by Marion Nestle
Jun 21 2007

McDonald’s Hugo Drinks

A colleague in Berkeley just sent me some photographs of McDonald’s advertisements for its new Hugo drinks. The drinks contain 42 ounces–the same size as the SuperSize servings McDonald’s promised to discontinue after Morgan Spurlock’s movie, SuperSize Me! appeared. They are supposed to sell for 89 cents but the downtown Berkeley outlet sells them for 69 cents, an excellent illustration of what we nutritionists mean when we talk about “cheap calories.” In Berkeley, McDonald is advertising Hugo drinks on the sides of city buses. These are written in Chinese, Vietnamese, and Spanish, clearly directed to minority groups.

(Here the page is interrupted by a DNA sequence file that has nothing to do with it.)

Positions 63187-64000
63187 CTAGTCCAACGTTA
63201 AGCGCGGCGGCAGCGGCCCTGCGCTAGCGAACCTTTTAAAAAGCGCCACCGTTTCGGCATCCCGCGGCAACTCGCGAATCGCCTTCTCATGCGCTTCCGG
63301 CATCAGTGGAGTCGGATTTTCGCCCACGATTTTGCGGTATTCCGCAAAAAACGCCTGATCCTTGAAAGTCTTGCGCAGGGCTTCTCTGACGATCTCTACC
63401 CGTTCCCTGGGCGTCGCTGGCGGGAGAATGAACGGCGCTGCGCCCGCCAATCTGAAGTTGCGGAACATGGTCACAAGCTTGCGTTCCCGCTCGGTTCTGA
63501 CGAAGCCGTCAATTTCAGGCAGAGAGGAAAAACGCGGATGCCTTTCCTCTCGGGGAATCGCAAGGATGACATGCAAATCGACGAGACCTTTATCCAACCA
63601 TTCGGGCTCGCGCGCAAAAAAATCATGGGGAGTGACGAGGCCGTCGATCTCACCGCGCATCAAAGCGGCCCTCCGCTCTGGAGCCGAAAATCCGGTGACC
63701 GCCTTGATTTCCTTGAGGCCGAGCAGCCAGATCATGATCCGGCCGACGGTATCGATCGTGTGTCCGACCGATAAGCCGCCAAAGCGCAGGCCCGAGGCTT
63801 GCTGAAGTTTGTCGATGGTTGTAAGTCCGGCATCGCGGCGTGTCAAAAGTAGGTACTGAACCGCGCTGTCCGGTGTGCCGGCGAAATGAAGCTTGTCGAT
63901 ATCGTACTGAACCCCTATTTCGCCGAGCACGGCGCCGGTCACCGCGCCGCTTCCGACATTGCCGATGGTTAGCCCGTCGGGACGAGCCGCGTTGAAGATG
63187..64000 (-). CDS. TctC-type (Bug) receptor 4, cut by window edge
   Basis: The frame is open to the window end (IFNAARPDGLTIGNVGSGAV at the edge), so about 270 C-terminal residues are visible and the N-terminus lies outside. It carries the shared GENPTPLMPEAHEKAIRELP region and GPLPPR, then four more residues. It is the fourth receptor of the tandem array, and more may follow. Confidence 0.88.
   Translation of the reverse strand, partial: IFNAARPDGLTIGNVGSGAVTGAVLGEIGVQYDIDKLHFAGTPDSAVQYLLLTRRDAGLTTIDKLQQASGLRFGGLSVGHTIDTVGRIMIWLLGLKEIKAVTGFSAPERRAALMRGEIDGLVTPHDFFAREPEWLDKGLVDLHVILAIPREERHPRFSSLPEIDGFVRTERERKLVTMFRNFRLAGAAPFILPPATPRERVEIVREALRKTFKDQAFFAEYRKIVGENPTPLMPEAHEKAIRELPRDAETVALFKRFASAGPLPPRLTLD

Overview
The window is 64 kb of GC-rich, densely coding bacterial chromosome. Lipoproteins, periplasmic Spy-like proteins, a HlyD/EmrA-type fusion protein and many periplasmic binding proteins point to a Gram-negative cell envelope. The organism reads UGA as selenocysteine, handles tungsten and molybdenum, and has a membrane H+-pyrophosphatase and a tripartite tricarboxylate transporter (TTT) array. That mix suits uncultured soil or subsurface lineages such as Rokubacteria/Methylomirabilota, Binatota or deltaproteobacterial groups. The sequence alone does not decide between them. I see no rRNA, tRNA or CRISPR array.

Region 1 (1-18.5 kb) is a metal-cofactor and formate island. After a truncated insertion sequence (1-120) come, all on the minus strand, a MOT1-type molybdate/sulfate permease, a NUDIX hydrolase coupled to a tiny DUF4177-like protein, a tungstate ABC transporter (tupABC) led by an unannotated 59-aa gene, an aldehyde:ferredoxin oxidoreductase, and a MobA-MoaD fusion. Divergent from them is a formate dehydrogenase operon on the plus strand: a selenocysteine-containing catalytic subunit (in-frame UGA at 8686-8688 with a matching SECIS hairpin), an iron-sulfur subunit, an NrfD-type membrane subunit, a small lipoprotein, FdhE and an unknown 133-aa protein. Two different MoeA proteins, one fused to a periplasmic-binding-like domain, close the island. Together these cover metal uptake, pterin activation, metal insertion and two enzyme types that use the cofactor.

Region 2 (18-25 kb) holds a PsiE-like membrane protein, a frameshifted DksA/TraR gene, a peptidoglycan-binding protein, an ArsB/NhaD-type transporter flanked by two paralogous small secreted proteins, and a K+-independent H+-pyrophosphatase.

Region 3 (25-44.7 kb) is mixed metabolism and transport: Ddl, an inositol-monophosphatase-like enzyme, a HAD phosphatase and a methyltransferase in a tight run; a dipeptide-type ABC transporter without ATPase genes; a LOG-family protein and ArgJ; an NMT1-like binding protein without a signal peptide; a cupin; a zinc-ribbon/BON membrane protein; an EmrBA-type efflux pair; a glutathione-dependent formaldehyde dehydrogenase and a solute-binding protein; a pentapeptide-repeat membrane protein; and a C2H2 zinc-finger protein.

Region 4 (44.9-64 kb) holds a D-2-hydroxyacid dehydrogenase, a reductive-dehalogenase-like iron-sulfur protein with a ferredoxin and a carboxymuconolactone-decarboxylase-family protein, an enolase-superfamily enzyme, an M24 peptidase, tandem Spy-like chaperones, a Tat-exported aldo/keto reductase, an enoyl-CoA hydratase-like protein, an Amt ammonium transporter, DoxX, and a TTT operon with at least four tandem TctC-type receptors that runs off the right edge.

Large portion sizes strongly encourage people to eat more calories. So do absurdly cheap prices. If McDonald’s wants to be part of the solution to America’s obesity problem, it needs to make it easier for people to eat smaller portions, not Hugo ones.   And if McDonald’s really wants to increase sales, it might pay attention to the happy effects of smaller portions on TGI Friday’s bottom line.

Interested in how portion sizes have gotten larger and how they get people to eat too much? Take a look at Lisa Young’s Portion Teller by Lisa Young and Brian Wansink’s Mindless Eating.